Saturday, December 17, 2005

New Guests and Teotitlán

A new couple has moved into Jill's old room. They're retirees from Michigan, but they "winter in Puerta Vallarta, south of the río, in the 'romantic' district." Oh boy.

The wife's name is Therese [θə'ɹis], and she was dressed fairly nicely, with a number of pieces of jewelry. She has had enough, she says, of roads with cliffs-as-shoulders, and she wanted to know, honestly, just how bad the road to Monte Albán is. Ann and I tried to assure her that the trip up to Monte Albán is fine.

I didn't mention that, true, it's not the same as an American city street, but it's up a mountain for crying out loud. It really is no worse than, say, the road up to the top of Mount Diablo (and much shorter, besides). The "road" up to the campground at the Russian River campground or "Highway" 4 to Markleeville are far more scary.

Therese and her husband, Jerry, like to just walk around Puerta Vallarta for four months out of the year. By the end of their stay, says Jerry, his Spanish has "warmed up." But he's always wanted to take a class beforehand, as a prep course for their "wintering." So "this is your Christmas present, dear," says Therese.

After Ann and I said goodnight to them, we agreed in a powwow that, as Ann said, "they aren't very nice people." We both worried that they would treat Sofí meanly. And we both hoped that our first impressions were wrong.

But in this case, I'm pessimistic.


I'm glad I didn't count on Jamie getting back to me about going to Teotitlán. She never emailed me back, and she doesn't go to school anymore. I had way more fun with Ann than I would have had with Jamie et al anyway. Ann's back was, in fact, feeling fine today, so we headed for Abastos and the colectivos there around 10:30. (A colectivo, for those not in the know, is a taxi-sized car that six or seven people cram into, so they can divide up the cost of the trip to the same location. I haven't taken one yet, although the idea of sharing the front bucket seat with two strangers is not as appealing as you might think.)

We were keeping our eyes open for a taxi to take up to Abastos. Ann was concerned about her back acting up early. Almost to the zócalo, we found a taxi. The taxi driver said he'd take up to Abastos, but when we mentioned that we would be looking for the colectivos to Teotitlán, he offered to take us there himself at the rate of US$10 an hour. Faster, more convenient, and more comfortable than a colectivo, at a non-astronomical rate: we agreed.

The driver, Antony ("Tony") turned out to be a surprisingly nice guy. He pointed out notable sights as we passed them on the way to Teotitlán. I told Ann that I hadn't been out in this direction at all yet, so she got out her map and started describing the various places along the highway. Just as we passed el Tule the driver pointed it out. We decided to turn around and go see it, since I never had.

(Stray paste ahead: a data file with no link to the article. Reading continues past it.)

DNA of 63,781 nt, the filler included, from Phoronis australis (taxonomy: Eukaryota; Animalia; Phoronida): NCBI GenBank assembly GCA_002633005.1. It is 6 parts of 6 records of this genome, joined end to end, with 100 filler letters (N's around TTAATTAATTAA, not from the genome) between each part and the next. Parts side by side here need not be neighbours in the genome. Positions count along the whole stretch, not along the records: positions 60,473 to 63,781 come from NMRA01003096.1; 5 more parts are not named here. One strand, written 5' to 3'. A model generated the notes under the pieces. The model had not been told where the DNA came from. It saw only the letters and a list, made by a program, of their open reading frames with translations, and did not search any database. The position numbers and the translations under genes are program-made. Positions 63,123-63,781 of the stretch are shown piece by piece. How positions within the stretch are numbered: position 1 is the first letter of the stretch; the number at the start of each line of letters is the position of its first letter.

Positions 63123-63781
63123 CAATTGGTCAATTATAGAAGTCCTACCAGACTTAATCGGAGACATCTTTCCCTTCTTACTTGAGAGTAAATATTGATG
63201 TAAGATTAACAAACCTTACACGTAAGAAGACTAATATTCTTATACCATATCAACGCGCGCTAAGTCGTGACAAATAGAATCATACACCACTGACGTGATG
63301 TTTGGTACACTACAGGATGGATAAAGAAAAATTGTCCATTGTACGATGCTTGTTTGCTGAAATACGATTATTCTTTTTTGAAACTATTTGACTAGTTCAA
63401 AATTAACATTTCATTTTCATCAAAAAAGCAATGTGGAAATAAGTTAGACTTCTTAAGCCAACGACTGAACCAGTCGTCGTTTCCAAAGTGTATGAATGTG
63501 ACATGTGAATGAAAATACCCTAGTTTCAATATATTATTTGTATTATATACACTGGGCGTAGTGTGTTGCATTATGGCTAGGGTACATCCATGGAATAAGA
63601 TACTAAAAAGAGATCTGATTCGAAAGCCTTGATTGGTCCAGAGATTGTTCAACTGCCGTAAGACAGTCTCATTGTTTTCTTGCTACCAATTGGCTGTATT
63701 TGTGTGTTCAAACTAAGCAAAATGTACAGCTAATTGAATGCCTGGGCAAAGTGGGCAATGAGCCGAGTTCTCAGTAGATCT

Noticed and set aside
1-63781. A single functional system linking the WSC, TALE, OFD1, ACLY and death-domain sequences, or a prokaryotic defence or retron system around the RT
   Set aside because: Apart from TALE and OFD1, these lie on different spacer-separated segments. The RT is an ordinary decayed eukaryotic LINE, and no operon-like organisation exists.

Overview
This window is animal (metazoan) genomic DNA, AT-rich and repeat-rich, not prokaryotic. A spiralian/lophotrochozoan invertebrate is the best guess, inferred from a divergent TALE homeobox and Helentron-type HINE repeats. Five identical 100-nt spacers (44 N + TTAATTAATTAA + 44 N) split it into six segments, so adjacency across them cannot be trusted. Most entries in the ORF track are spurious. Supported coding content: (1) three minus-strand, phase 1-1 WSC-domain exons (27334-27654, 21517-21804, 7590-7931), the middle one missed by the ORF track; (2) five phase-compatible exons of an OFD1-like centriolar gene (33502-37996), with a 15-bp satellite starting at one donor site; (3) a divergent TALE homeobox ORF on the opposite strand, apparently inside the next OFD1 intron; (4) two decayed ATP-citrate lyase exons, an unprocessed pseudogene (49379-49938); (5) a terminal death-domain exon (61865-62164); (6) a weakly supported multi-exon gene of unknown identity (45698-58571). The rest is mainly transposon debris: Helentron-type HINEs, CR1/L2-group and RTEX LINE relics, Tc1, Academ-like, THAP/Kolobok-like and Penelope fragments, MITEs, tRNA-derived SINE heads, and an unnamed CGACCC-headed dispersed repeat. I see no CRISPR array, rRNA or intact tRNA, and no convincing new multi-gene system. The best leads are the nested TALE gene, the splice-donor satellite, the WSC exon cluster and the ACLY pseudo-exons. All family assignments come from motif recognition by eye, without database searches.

El Tule is this massive tree in front of a village church. The plaque in front of the tree says its common anme (in Spanish, mind you) is ahuehuete or sabino. Its scientific name is T. Mucronatum, family Taxodiaceae, genus Taxodium. It is more than 2,000 years old, 126' tall, 166' around, 42' in diameter, and 636.107 tons. For not being a giant sequoia, it's pretty darn big. ;)

Right when we pulled up to park next to the tree, a procession went past us into the church. It was a local girl's quinceañera! Poofy, glittery pink dress more elaborate than a prom dress, and a band (with tubas!) leading the way and another of her godparents following behind. They set off a bunch of "fireworks" that were really more just gunpowder explosions. Then they all went inside the church, after the bells were done ringing, and began singing. After that we stopped spying on the party, but it really was a big shindig hootenanny. :)

Soon thereafter (because looking at a big tree is only interesting for so long), we got back in the taxi and continued on to Teotitlán del Valle, home of los tapetes. We visited their church first so Ann could show me the intricate wax flowers they make as decorations. A local woman started tagging along after us, telling us where her house was, where we could buy her rugs or her neighbor's wax flowers. Ann eventually claimed that we had some "friends" to visit first. The woman gave us directions, both verbal and written, and finally left us alone.

Dying Yarn Yellow

We did actually go to a specific weaver's house, whose address Ann had written down in her notes from a previous trip. The woman there was very nice and not too pressuring. Unfortunately, I didn't buy anything from her because she was charging more than I was willing to spend. She didn't have immediate competition in her neighborhood to force her to haggle.